We’re very lucky at Sacrewell to have a team of staff and volunteers with many talents, including beekeeping.
Our Learning and Interpretation Officer Nikki Cherry and her husband Kelvin first attended a beekeeping course at Sacrewell several years ago and it’s something she has been keen to reintroduce as a learning resource.
Earlier this year, Nikki and Kelv set up a hive behind the farm house and have been waiting for a swarm of bees to hive.
Bees tend to swarm when the weather is warm and dry and last weekend was perfect conditions.
Nikki said: “The old queen bee swarms with half the worker bees, leaving the new queen in the hive. Swarming is nature’s way of reproduction – if you think of the colony as the organism rather than individual bees, it divides by swarming.”
One of the hives in Nikki’s garden swarmed at the weekend and the bees settled in a tree. The swarm was knocked off the branch and into a box, which was quickly turned upside down leaving a slight gap so the bees can come and go. They waited for all the bees to settle into it before carefully transporting them to Sacrewell.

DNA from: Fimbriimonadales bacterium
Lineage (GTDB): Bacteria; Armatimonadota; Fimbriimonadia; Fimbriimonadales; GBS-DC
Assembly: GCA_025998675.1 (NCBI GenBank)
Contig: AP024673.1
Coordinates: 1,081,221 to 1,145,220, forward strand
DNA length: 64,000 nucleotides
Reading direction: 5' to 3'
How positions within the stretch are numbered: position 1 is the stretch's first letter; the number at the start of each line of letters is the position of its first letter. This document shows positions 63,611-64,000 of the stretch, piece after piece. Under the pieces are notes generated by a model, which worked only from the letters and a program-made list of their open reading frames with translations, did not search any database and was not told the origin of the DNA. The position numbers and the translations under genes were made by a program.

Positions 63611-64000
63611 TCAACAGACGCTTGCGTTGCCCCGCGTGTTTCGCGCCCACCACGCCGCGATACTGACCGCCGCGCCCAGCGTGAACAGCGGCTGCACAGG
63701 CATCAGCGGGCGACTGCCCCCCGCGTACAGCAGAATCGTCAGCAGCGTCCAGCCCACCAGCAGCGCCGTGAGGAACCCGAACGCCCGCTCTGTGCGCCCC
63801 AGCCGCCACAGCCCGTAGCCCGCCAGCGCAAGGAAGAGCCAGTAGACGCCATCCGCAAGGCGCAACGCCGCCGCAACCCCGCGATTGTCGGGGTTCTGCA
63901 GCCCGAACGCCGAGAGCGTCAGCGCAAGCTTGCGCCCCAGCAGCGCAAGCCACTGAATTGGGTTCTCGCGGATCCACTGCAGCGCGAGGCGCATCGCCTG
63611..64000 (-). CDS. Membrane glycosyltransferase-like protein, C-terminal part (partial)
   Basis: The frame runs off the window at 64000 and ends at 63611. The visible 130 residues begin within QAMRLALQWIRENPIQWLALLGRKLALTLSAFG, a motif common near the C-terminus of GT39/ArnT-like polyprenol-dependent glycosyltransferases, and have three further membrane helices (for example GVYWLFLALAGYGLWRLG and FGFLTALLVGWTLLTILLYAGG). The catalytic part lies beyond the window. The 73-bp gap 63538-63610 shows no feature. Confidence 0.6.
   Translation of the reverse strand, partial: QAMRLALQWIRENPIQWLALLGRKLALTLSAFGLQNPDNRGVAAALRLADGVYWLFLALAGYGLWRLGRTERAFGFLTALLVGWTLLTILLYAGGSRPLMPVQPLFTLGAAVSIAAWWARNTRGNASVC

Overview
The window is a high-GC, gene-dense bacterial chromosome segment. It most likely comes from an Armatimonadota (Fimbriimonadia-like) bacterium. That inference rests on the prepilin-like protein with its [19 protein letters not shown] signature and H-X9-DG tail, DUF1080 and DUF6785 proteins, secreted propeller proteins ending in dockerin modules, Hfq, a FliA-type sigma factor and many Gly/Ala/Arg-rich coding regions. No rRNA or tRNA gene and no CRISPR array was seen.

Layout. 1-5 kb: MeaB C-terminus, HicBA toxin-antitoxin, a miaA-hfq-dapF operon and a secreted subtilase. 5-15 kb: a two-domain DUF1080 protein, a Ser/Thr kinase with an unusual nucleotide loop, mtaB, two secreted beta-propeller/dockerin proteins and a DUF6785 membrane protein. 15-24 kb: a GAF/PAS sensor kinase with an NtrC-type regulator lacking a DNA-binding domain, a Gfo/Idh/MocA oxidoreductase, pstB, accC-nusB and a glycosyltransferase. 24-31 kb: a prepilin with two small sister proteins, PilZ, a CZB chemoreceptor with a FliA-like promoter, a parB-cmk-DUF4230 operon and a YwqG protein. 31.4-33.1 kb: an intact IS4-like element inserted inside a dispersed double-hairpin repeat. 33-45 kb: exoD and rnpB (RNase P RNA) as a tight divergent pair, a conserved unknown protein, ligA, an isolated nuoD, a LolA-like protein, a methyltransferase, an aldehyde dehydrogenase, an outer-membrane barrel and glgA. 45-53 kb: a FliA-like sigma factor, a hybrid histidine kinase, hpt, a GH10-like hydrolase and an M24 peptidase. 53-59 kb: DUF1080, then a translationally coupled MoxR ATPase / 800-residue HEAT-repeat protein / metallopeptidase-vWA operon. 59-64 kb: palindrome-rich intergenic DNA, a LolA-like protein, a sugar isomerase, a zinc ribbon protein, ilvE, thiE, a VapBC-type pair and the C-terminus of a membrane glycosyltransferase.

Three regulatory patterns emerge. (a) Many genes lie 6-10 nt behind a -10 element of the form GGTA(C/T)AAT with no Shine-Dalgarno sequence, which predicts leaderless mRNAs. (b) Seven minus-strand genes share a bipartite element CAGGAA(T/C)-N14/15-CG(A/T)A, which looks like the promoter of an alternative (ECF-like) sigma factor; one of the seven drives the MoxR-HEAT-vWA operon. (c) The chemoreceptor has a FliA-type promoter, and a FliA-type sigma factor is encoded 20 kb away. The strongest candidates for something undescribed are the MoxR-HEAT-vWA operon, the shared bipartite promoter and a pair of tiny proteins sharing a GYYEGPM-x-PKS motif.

Once at the farm, the bees were tipped onto a ramp leading up to the hive, where the bees waft the smell of the queen with their wings to encourage all the bees to settle inside. Once in, the bees start to draw (build) the comb so that the queen can lay eggs.
Nikki added: “Sacrewell is part of the William Scott Abbott Trust, a charity founded to teach people about food and farming.
“Bees and beekeeping are an essential component of food production as bees are critical to the pollination of many crops and fruit; and also produce honey. Much of British farming’s food production relies on bees as a key component of the food chain.”
The hive at Sacrewell will be interpreted but as bees sting, we ask that our visitors respect their space and don’t disturb them.